Consider the part of yourself which has the capacity to lead. Perhaps it is simply leading yourself to get up in the morning and face the trials of the day. Perhaps it is leading your loved ones into healthier spaces. Perhaps it is leading your community. Feel the immense amount of power in this finger, energy that can span the planet in a split second by way of an open heart and mind. Think of and feel how you want to touch this world. If you feel called, commit too to this part of your own hand.


Finally, look to your thumb. And here simply consider all parts of yourself — those represented by the other fingers and those parts of yourself which yet remain unnamed, unknown, perhaps waiting to be discovered, or not. Feel your vastness, your mystery; and all the while feel your immediacy.

Bringing your hand to your heart, feel yourself here and now. Know that in this moment, you are breathing alongside all of your companions, seen and unseen, human and non, inside and outside. If you feel called, commit too to this part of your hand. Commit to this part of our common hand.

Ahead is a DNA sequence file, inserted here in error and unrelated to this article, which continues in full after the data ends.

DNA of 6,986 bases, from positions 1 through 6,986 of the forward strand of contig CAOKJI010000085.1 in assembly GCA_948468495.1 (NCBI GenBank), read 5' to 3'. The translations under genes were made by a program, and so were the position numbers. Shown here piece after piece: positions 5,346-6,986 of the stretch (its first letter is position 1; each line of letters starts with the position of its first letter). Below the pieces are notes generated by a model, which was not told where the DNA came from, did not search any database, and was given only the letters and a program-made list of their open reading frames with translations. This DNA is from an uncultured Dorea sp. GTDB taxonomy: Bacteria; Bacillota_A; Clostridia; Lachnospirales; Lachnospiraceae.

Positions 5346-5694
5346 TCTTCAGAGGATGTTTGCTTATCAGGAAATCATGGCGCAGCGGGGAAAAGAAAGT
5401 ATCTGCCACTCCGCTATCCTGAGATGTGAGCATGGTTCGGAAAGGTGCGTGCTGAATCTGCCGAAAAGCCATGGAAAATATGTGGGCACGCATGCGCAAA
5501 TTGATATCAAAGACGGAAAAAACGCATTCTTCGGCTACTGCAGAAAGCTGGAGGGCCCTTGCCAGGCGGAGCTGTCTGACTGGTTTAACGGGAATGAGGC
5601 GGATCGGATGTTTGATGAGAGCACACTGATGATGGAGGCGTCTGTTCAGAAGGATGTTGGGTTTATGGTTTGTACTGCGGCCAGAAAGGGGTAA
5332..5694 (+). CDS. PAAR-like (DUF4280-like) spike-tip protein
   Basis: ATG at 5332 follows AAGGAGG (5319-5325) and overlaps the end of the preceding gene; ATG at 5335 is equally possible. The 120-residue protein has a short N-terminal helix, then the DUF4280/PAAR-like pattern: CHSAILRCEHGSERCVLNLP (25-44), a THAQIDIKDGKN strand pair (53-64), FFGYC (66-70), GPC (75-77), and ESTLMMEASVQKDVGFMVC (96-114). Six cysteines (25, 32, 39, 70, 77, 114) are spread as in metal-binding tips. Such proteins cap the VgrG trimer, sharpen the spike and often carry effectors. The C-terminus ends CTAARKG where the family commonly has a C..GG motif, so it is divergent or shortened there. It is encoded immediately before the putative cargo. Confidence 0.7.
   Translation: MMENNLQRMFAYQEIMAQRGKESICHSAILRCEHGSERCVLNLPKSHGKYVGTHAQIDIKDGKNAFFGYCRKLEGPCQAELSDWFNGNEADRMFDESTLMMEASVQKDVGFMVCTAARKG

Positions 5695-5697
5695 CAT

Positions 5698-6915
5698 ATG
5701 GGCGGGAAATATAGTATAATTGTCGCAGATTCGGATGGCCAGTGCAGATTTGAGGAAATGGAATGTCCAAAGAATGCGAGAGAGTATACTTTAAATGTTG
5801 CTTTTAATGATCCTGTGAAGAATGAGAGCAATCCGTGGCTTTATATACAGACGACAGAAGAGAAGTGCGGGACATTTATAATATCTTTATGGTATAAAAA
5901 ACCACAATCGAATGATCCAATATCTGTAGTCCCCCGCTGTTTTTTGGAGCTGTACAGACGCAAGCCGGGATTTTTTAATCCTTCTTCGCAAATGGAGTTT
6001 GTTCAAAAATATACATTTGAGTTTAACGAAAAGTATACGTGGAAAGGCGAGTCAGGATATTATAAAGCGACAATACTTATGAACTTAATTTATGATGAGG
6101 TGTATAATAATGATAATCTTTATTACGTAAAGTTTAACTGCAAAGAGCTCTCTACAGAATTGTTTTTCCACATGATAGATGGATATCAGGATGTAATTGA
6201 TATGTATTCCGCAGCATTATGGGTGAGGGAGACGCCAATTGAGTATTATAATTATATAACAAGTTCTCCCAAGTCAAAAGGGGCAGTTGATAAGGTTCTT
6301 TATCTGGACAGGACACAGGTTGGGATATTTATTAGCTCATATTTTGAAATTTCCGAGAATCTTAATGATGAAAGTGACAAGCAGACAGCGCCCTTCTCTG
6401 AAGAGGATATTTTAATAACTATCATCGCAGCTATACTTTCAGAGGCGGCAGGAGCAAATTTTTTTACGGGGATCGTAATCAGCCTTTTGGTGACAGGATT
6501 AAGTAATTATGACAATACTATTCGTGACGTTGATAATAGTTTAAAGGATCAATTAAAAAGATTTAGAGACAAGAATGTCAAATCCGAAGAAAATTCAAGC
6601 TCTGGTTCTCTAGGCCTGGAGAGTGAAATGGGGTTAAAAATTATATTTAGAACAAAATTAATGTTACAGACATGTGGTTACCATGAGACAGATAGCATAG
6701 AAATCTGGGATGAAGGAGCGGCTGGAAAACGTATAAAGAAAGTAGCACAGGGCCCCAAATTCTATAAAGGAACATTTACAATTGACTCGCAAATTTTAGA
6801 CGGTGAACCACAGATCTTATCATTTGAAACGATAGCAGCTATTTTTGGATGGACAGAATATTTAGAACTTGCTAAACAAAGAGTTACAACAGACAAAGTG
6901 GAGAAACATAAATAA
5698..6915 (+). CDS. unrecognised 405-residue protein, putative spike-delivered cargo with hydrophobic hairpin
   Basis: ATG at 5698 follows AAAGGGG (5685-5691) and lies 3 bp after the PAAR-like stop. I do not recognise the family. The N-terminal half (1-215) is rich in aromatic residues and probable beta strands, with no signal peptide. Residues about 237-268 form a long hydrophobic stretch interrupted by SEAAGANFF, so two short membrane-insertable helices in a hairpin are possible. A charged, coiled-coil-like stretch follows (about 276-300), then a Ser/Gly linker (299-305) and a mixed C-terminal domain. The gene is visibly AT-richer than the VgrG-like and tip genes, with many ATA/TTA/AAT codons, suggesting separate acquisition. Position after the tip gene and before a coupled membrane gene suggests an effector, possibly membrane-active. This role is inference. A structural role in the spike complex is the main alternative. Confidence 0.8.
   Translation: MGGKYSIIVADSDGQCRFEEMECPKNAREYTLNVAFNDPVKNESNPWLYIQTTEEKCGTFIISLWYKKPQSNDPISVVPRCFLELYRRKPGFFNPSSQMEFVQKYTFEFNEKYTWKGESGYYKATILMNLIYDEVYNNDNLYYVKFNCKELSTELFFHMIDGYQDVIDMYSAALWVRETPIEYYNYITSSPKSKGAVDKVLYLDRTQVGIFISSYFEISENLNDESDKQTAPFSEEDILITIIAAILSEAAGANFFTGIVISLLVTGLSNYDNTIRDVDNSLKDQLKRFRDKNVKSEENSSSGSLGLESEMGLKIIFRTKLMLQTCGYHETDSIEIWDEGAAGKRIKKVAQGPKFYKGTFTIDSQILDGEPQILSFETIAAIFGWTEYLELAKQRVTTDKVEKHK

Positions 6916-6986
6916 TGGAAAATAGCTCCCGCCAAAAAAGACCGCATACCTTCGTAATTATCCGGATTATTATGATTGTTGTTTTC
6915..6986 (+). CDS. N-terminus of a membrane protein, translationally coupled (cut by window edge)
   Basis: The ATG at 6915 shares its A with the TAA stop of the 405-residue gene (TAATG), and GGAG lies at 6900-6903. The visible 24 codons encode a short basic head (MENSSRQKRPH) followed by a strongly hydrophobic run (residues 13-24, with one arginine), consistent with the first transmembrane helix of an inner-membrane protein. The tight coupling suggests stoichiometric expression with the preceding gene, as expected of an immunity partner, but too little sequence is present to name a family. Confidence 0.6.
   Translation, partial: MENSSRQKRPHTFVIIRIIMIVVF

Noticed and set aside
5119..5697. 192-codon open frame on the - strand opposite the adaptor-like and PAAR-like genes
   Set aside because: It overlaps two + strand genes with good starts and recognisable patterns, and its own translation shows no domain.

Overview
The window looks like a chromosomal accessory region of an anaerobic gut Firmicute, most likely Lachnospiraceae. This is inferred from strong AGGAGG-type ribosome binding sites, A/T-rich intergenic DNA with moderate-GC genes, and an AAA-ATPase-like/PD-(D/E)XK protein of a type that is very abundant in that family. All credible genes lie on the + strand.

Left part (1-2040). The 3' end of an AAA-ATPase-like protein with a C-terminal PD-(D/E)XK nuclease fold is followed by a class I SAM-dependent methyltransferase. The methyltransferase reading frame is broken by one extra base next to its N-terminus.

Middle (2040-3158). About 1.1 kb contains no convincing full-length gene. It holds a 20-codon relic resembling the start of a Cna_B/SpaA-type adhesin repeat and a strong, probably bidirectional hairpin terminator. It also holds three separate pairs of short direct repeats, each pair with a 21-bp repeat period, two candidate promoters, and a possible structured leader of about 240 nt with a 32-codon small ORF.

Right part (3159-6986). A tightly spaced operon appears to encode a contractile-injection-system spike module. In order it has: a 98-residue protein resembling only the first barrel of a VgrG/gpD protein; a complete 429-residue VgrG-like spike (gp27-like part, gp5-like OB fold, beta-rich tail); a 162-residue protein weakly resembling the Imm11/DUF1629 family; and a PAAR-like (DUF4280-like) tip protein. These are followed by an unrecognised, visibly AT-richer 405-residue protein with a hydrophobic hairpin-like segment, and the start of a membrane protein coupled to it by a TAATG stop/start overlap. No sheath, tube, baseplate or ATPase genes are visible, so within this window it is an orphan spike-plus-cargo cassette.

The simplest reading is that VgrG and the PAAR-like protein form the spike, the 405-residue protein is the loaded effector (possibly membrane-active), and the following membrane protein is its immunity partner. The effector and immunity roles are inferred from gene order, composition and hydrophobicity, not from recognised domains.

And as we begin to bring this ritual to a close, if you feel comfortable. reach out to the hands near you and simply stand or sit in silence, feeling the nameless companionship which simply is between our cells — the companionship which need not be created, the companionship which simply is.


You may go ahead and release your hands. As you begin milling about and carrying on with your day, I want you to keep in mind what I mentioned at the beginning of this exercise: voting.

Consider this newfound relationship you’ve discovered between the fingers of your hand and the world. This is the hand that you will take into the voting booth. As you use this hand to mark your ballot, may your hand be a reminder of those who live on in your cells and stand alongside you. Who is there voting with you? How does it feel to act alongside your companions? Who are you voting for … and for?


Let’s take one more minute of silence to close this ritual.